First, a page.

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Fires in a submarine

INTROSPECTIVE - Tony F. Katigbak (The Philippine Star) - February 17, 2021 - 12:00am

As unprepared as we appear to have been for 2021, the weeks are going by pretty quickly and we have yet to see real concrete improvements and solid plans for navigating economic recovery, vaccine rollout, and plans of getting lives back to some form of normalcy. It’s quite alarming to think that in just a couple of weeks it will already be March and one year into the quarantine (in all of its variations) and we still don’t know what the next few months will look like.

It’s only in that way that 2021 is probably not as heartbreaking as 2020 (yet... I don’t want to jinx anything). In 2020 people made big plans. As New Year celebrations were in full swing last Jan. 1, 2020, people had all these ideas and plans for how the year was going to be. Trips, big shows, monumental career plans, expansion, growth, and so much more. That made it so much more heartbreaking when the global pandemic hit and everything was thrown out the window, canceled, and then when rescheduling within the year became impossible, put on hold indefinitely.

With what we’ve been through, we all moved into 2021 with a bit more caution. I think to soften the blow of more the same (which we knew was coming), not a lot of people made plans. Survival and getting through each day became the focus and while COVID fatigue began to set in, we all did our best to remind each other to remain vigilant or we’d be stuck in this perpetual COVID loop forever.

This brings us to today and to – as predicted – more of the same. While we have somewhat found a way to exist in this “for-the-moment-normal,” it still feels like we are putting out fires in a submarine with no real permanent relief in sight. Last week I wrote about the readiness of the vaccine rollout program, and in a week there doesn’t seem to have been any change or progress in that area. I wonder when vaccinations will actually start happening. As is, we are already so far behind other countries.

And it’s not just that. While vaccines, COVID, and quarantine remain top of mind – other areas of life need attention too. As predicted, putting a price cap on the escalating price of pork has done nothing but make pork even harder to come by. Wet market vendors in the metro have decided to go on a “pork holiday” instead of selling meat at a loss or risking fines and apprehension if they ignore the price cap.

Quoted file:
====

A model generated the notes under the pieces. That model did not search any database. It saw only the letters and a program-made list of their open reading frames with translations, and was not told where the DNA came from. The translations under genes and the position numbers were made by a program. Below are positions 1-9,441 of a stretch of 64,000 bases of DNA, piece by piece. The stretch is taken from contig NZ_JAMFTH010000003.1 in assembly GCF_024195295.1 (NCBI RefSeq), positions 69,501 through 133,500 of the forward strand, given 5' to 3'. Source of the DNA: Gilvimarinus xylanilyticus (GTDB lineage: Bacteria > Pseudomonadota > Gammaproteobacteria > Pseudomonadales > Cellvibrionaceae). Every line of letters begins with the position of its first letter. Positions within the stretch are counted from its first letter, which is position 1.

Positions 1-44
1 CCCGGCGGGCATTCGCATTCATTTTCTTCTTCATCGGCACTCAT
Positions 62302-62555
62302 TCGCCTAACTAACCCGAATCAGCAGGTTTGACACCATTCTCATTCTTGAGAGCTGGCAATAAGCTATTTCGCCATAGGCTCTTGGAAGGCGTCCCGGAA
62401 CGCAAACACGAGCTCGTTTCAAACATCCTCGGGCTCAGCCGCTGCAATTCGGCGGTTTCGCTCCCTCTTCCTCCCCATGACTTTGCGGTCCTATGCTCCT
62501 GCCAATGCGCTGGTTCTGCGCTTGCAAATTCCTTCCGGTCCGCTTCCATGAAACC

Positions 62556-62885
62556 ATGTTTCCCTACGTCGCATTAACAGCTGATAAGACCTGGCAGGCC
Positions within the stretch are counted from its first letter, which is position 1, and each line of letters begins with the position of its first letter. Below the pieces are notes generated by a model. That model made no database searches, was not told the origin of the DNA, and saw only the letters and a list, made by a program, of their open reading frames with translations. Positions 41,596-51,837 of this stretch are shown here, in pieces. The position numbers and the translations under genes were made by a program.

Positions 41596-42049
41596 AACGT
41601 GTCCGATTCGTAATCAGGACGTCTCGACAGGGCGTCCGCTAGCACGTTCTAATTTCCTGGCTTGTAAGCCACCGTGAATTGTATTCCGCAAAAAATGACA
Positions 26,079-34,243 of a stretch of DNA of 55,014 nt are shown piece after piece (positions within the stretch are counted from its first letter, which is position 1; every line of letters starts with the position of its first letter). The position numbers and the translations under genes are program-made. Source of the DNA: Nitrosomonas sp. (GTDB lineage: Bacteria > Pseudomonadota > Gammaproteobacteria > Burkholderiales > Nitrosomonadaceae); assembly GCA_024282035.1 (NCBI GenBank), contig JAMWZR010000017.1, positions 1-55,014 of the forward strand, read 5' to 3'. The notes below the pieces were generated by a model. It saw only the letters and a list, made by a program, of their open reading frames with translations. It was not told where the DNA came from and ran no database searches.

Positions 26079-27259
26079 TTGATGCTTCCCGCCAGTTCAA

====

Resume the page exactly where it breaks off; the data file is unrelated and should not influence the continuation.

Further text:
How long this can go on is anyone’s guess, but again a bandaid solution to a real problem isn’t getting us anywhere. Vendors understandably feel that either way they are going to be operating at a near-loss or loss and at least this way, they don’t have to work to “lose.” Once more, it’s everyone that suffers.

This is how we have faced problems for so many years. Instead of finding ways to appease people and create a positively slanted “news cycle,” our government and those in charge need to address the real issues and the real root of the problem if they want to fix things. In this case, the African Swine Fever that hit last year all over Luzon and is still spreading in parts of Visayas. This is the problem that needs fixing and a price cap isn’t going to do that. There is also talk of the government importing pork to stabilize supply. Again, this is a short-term solution that won’t achieve desired results – pork will still be expensive, and importing pork could kill the local industry, which won’t bode well for economic recovery in the long run.

In this case, the government has to help ensure the long-term sustainability and viability of local hog producers and find out how they can help battle this growing problem. The same is true for vegetables. Due to typhoons that ravaged crops, we are seeing a price surge all around. It’s already hard enough to secure food for the table due to the pandemic, astronomical prices of food make that even harder. The problem is growing and is very real.

Another problem is the growing education issue. While virtual learning may be possible for some in the Philippines, the reality is the bigger portion of the population just can’t sustain this method. Older kids are already dropping out to work instead, and younger kids are zoning out during classes or skipping them altogether. This is not a sustainable model without intervention and it’s an escalating problem. Of course, with vaccine delays and new strains of COVID, in-person classes are also not safe.

Understandably, the government has its hands full trying to figure out how to bolster the economy, provide recovery, roll out the most massive vaccine program ever, juggle international relations, and ensure COVID safety guidelines are still being properly implemented and followed, alongside the price of pork and the crumbling sustainability of distance learning. It’s a lot and a Herculean task for sure, but there is nothing to do but trudge through it as best as possible. Other countries are proving that with slow, but deliberate steps, recovery and moving forward is possible. So why not us?

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